Industry Needs To Draw More Amateur Competitors To Achieve Long-Term Sports Bike Growth
In 2016, Japan’s bicycle industry has run into a serious slowdown. The sports bike market, which manufacturers are hoping to cultivate in combination with electric power-assist bikes to offset lethargy in light cycles, currently stands at around 600,000 bikes, but is expected to eventually reach 1 million bikes.Looking at the growing enthusiasm for amateur races, cycling events and other events taking place all around the country, it appears that the base of the industry is steadily growing. In actuality, however, many bicycle stores have found themselves holding surplus inventory starting from sometime in the latter half of last year, and some have begun selling major brands at giveaway prices. In July, when 2017 models began coming out, we spoke with manufacturers, agents and retail stores about the situation in the sports bike market.Unfortunately, we got back very little that was encouraging.
Has the Yowamushi Pedal boom come to an end?
Has the Yowamushi Pedal boom come to an end? The popularity of the animated f ilm called “Yowamushi Pedal” was not something that was engineered by the bicycle industry, and as a result, no one expected that it would continue over the long term. The Great East Japan Earthquake that occurred in 2011 generated an unusual surge in bicycle demand that kept companies busy producing and selling their products in 2012. That led to a glut of inventory, but stocks were gradually whittled down through a long period of subsequent adjustment. The popularity of the “Yowamushi Pedal” film also played a role in alleviating the surplus, and helped drive a wider range of variations in sports bikes. A number of people who bought entrylevel bikes at that point later went on to upgrade, with a resulting upturn in sales of high-end models, accessories, clothing and other items.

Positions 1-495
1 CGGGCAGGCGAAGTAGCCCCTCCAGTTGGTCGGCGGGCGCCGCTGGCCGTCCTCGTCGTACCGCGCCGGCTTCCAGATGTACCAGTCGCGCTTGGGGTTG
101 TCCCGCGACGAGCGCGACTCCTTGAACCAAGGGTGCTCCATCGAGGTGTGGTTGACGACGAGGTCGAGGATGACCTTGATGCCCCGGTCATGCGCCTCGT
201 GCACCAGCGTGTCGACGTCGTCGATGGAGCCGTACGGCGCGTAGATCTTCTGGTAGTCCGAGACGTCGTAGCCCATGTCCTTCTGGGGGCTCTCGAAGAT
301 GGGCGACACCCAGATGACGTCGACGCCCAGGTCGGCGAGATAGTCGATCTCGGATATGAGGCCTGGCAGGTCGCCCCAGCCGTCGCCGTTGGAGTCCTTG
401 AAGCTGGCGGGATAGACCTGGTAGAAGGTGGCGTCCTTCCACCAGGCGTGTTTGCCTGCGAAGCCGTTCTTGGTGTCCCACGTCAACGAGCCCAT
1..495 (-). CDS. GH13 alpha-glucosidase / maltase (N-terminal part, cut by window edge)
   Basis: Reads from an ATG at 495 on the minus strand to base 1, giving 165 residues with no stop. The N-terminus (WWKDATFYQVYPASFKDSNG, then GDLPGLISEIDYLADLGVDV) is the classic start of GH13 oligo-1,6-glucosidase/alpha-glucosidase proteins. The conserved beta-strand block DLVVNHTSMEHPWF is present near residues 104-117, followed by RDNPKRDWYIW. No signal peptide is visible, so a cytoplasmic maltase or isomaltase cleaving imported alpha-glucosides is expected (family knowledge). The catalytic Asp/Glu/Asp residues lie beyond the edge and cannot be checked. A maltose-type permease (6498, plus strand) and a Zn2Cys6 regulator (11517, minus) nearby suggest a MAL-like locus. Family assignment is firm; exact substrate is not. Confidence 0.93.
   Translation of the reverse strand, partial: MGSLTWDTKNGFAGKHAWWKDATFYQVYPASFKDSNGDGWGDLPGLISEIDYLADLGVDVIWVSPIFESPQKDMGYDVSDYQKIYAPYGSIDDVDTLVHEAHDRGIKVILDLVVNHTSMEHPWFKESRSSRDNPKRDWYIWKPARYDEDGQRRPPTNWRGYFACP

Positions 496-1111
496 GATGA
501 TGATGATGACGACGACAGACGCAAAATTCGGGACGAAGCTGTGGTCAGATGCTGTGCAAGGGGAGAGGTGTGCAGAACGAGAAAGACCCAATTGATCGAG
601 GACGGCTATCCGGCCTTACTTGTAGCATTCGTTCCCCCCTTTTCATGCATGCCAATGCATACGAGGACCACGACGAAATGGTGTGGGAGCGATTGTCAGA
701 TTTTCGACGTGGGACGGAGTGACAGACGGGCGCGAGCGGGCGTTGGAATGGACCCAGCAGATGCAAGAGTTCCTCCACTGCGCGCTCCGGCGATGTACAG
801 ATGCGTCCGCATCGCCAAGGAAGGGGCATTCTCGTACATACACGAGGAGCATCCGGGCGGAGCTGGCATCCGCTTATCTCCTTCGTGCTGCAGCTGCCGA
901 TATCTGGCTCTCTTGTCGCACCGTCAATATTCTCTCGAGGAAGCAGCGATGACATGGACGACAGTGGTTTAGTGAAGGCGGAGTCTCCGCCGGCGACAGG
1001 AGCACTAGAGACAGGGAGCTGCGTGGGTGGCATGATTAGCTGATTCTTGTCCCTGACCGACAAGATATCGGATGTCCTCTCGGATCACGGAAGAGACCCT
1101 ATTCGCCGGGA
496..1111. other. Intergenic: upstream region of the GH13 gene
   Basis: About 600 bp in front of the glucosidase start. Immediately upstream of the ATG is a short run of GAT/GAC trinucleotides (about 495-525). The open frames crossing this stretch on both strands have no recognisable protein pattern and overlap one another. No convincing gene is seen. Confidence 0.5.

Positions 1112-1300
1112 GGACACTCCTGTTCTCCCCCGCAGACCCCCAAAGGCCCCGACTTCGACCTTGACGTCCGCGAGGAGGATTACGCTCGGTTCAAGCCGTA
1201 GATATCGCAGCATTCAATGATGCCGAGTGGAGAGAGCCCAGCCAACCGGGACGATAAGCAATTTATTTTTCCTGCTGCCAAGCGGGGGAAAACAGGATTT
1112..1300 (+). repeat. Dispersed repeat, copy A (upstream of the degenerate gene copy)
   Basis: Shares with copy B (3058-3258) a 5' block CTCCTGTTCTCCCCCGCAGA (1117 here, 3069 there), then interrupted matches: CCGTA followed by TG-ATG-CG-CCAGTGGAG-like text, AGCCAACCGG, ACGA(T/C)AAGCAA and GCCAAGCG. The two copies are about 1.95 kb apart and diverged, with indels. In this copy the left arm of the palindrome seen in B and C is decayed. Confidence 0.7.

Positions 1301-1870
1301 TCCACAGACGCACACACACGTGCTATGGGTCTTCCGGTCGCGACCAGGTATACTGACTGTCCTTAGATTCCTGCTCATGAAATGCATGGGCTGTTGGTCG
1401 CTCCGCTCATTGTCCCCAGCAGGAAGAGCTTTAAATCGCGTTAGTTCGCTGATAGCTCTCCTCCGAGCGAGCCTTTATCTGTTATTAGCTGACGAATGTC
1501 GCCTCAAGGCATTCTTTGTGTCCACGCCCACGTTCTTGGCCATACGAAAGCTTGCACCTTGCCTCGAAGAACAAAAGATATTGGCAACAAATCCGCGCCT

It turned out, however, that the market was not as straightforward as it first appeared. Makers had assumed
that more first-time sports bike buyers would go on to upgrade to higher-level bikes, but for the last few
years, that has not been happening; rather, many of the newcomers to sports bikes have either stopped riding, or have stayed at the level of urban cycling.
Moreover, the economy has been less than thriving, and there has been a strong tendency for people to hold
back from spending money. With all of these factors coming together, the sports bike market is clearly ending
up in an oversupply situation in 2016. Ultimately, the balance between supply and demand has been lost,
resulting in fiercer competition among manufacturers. Stores have begun selling 2016 models of major brands at
sharp discounts early on and taking other steps to dispose of inventory, creating additional turmoil on the market.